Posts filed under “Apprenticed Investor”
My Sunday Washington Post Business Section column is out. This morning, we look at the best ways to Use the News.
As I noted last time out, its helpful to reduce your noise levels when it comes to investing.
This go round the focus on getting more signal. For a change, I am positive (instead of my usual critical carping) about the media.
Here’s an excerpt from the column:
“If you have read me for any length of time, you know I am less than enthralled with much of what passes for financial news. Most of it looks like meaningless filler to me. A lot of it is misleading, emotional, nonsense. Too much of it is prediction-driven — and experience has taught us that most predictions are worthless. Last, huge swaths of opinion often masquerade as analysis, and that does nothing for you. That someone else happens to like XYZ should be irrelevant to you as an investor.
Rather than repeat my usual whining about the financial press, I want to focus on how your use of media can add value to your investing process. (Okay, some whining might slip in, but I will keep it to a minimum.)”
I name names of my specific favorites as well in the full piece . . .
Use the News
Washington Post, November 17 2013
Reduce the noise levels in your investment process Barry Ritholtz November 1, 2013 “Signal-to-noise ratio” is an engineering concept that focuses on the amount of useful information being received compared with false or useless data. This is an especially important concept to investors. Over the past few years, I have been reducing the…Read More
We all know that the U.S. has a looming retirement crisis. The baby boomers do not save enough for their golden years. Social Security is funded at levels that are less than ideal. Private savings in the form of Individual Retirement Accounts and tax-qualified plans like 401(k)’s also appear to be insufficient. One of the…Read More
Well now, let’s have a look around here. Hmmm, nicely typeset. Headline, URL, date are in the usual places; sidebar for other articles off to the right. Hey, this doesn’t look very different than it did at my blog, the Big Picture. What’s different? Oh, you out there. I see, you are a somewhat different…Read More
Category: Apprenticed Investor
> My Sunday Washington Post Business Section column is out. This morning, we look at “noise” levels, and what you can do to reduce them. Here’s an excerpt from the column, that asks: Do these inputs add to signal or to noise? • News: Most of it is actually old. By the time information…Read More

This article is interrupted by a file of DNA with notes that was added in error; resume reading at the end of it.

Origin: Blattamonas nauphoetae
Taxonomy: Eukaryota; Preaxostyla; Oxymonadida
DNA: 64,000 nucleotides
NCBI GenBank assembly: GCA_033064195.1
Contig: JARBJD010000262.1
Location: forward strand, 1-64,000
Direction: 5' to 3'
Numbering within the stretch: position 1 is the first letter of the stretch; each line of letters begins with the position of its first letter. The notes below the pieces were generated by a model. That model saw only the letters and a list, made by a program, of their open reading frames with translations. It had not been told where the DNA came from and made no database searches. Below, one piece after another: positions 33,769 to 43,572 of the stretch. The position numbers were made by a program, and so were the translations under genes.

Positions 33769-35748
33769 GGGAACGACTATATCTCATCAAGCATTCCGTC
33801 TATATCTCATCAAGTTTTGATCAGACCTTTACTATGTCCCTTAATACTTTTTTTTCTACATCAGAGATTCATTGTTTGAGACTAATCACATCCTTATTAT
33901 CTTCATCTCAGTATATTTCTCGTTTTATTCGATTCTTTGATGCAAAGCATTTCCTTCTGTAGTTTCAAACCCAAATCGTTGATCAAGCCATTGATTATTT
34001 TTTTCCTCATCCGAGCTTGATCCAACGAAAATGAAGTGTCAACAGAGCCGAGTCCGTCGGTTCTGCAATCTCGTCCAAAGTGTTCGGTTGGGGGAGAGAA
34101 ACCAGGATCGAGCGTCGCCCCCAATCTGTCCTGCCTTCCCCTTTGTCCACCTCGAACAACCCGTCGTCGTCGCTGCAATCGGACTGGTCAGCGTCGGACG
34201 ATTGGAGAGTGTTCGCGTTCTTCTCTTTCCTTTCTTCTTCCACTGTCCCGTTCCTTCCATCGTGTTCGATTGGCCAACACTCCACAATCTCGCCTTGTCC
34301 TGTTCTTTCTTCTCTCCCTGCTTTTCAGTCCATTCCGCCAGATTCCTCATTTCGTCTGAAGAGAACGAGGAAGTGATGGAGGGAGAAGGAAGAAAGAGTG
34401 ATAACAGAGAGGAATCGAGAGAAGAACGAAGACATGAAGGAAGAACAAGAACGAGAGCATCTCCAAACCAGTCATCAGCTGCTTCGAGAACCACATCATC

Category: Apprenticed Investor
How Shiller helped Fama win the Nobel Barry Ritholtz, Washington Post October 20 2013 At the University of Chicago, there are two professors of economics named Eugene Fama. The first — let’s call him Fama the Younger — started in the 1960s. He developed a profound insight about the markets. This Fama observed that…Read More
My Sunday Washington Post Business Section column is out. This morning, I look at how Eugene Fama’s early insights were nearly eclipsed by his latter bad theories. Not to give away the ending, but if it weren’t for Robert Shiller’s criticism, Fama may very well not have won. Here’s an excerpt from the…Read More
I am working on this week’s WaPo column, based loosely on last week’s open thread on the value of the Financial Media. I have a 23 bullet points I am trying to cut down to a dozen or less. Here are two: Too Much Noise, Too Little Signal: The biggest problem most investors encounter is…Read More
On Investing: The Obamacare portfolio By Barry Ritholtz, October 6, 10:11 AM Investors are best off when they leave their party affiliation and partisan views behind. I’ve said it before: “Washington, I’m here to tell you, politics and investing don’t mix. Your politics are killing you in the markets.” Keeping your emotions…Read More
> My Sunday Washington Post Business Section column is out. This morning, we look objectively at Obamacare — not the politics of it, but the investing aspect. Its called: On Investing: The Obamacare portfolio. My conclusion? If you were an objective observer of the legislation when it passed, and then again when the Supreme…Read More